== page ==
The scheme will give the consumer freedom to shop for the new foods where and when she likes. She will not have to register, she will not have to restrict her purchases to one shop, and she will be permitted to spend her coupons how she pleases on a wide variety of foods. Food offices will shortly announce where and how customers may obtain their new books; they should do nothing until they are told.
14th November, 1941
Rushden Fire Guard Progress
An impressive report on Rushden’s voluntary Fire Guard organisation, with its 2,500 members, and 625 stirrup pumps, was received at Wednesday’s meeting of the Rushden Urban Council.
The Clerk (Mr. W. L. Beetenson) reported that about 2,500 Fire Guards had been enrolled, the rotas providing for about 300 to be on duty at each “Alert.” The personnel represented one for every two houses in the town.
Equipment in the hands of the Fire Guards included 220 ladders, 250 long rakes, 280 long shovels and 625 stirrup pumps. With those in use at factories, business premises and in the Wardens’ Service, the estimated number of pumps in the town was at least 1,000.
Half the personnel had been supplied on loan with steel helmets and an order was being placed for sufficient helmets to equip the other half. Armlets were on order.
The War Emergency Committee stressed the importance of all householders making arrangements for water always to be available in buckets or other receptacles.
Air Raid Shelters
In reference to the withdrawal of building labour and its effect on the erection of public air raid shelters, the War emergency Committee reported that it was hoped to finish six 50-person brick surface shelters already in course of erection by utilising the labour of men over 65 years of age.
Six 48-person domestic shelters one each in Blinco-road, Allen-road, Shirley-road and Cromwell-road, and two in Queen-street had been completed.
There had been some opposition to the choice of a site for a third shelter in Queen-street, but the surveyor was instructed to proceed with the work, as the vacant land nearby was wanted for other A.R.P. purposes.
The Regional Officer had been approached regarding a free supply of materials to residents who wished to build their own blast walls, and approval had been given for a limited period in order to see how the scheme operated. An officer had since visited Rushden, however, and suggested that the Council should first go as far as possible with the domestic shelter programme.
Coun. Davies referred to a shelter near the railway station and remarked rather pointedly that the Highways Committee had never been informed where the shelters were going to be put up.
Coun. Paragreen asked if the key to this particular shelter had been handed over to the Chief Warden. The Surveyor (Mr. J. W. Lloyd) replied that the shelter was not quite finished inside, but the key would be handed to the wardens as soon as possible.
First Aid Post
Urged to consider the enlargement of the First Aid Post, the County Controller replied that any proposals involving building or reconstruction would not be approved at present. The Controller added that a neighbouring post could be brought into use if necessary and that in the case of any major incident a mobile unit would be sent from Wellingborough.
The War Emergency Committee expressed their disappointment and instructed the Clerk to ask for the provision of properly adapted wooden huts in extension of the post.
Congratulations were extended to the Rushden first aid party which represented Northamptonshire in the Regional A.R.P. competition at Nottingham and was awarded sixth place. The County M.O.H. reported that the team performed very well indeed and merited high commendation.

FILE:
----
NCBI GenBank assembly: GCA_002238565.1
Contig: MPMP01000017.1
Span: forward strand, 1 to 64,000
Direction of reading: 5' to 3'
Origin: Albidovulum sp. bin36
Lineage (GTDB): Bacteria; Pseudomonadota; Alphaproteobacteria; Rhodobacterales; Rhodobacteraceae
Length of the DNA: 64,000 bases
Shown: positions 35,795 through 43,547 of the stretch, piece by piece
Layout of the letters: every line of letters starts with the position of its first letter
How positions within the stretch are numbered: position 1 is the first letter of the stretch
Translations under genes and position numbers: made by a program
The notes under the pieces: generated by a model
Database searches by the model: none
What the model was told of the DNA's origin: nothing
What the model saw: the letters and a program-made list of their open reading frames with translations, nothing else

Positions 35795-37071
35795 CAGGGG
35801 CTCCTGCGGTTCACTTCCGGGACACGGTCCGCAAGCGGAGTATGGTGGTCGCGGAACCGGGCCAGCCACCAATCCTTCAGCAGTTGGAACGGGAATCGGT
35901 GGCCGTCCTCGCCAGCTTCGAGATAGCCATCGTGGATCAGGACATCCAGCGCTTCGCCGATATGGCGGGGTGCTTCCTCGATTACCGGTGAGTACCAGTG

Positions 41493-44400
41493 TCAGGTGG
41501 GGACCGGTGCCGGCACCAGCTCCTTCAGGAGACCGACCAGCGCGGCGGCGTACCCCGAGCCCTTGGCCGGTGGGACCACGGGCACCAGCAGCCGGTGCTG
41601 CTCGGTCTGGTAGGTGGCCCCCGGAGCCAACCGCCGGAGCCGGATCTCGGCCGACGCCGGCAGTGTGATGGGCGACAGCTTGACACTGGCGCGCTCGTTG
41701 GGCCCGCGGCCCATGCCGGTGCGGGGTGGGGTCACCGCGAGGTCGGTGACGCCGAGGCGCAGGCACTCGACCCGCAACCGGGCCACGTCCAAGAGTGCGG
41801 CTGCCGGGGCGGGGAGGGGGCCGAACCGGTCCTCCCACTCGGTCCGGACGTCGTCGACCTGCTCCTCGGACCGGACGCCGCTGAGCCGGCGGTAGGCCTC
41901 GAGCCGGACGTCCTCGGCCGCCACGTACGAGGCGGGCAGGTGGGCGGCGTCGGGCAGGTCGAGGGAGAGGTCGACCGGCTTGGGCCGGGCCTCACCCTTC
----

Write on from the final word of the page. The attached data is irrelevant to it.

The Clerk reported that at the request of the tradesmen he had recommended certain closing hours for shops during the winter months, and the County Council had already made and advertised an Order fixing the hours as follows: Barbers and hairdressers, Saturdays 8 p.m., other days (except the half-holiday) 7 p.m., other shops, Fridays and Saturdays 7 p.m., other days (except the half-holiday) 6 p.m.
Coun. Roe said he thought these hours were very satisfactory to the majority of the trades people, but he wondered whether it was necessary to inform the tradesmen of them by means of half a column of legal phraseology which nobody understood. They did not want all the “wherefores” and “so-and-so’s.”
Coun. Capon: Perhaps the shoppers could understand it if the shopkeepers didn’t.
Coun. Weale said he would like to know if in the fixing of the hours the shoppers had been considered as well as the shopkeepers. He found there was very little chance for many of them to do their shopping before six o’clock on a weekday, and he wondered if the shopkeepers were taking into consideration their customers and clients.
Coun. Roe replied that the Act made reference to shop employees but did not ask the shopkeepers to take the customers into consideration.
Coun. Davies spoke strongly on the need for a canteen in the town to ease billeting problems, and Mrs. Muxlow mentioned in connection with the proposed day nursery that the County Medical Officer had inspected suggested temporary premises in the town.
In his salvage report the surveyor said the first three weeks of October yielded five tons of paper, but Salvage Week produced ten tons, making 15 tons for the month the highest yet. Paper was still coming in more freely than usual, and every effort would be made to collect as much as possible of this vitally important war material.
Other salvage during October included 4 ton 17 cwt. of iron and 1 ton 17 cwt. of kitchen waste. The value of the month’s collection was £73 15s. 6d.
A Heated Discussion
A smile spread round the table when the Chairman read a letter from the Minister of Mines (urging all possible economy in the use of fuel) and suggested that councillors and Press would do all in their power to convey the message to the public.
Dr. Davies explained the smiles. “Well,” he said, “I think the Council should set the example. This room is very hot!”
“It may not be the fuel,” contended Mrs. Muxlow, “it may be scientific stoking.”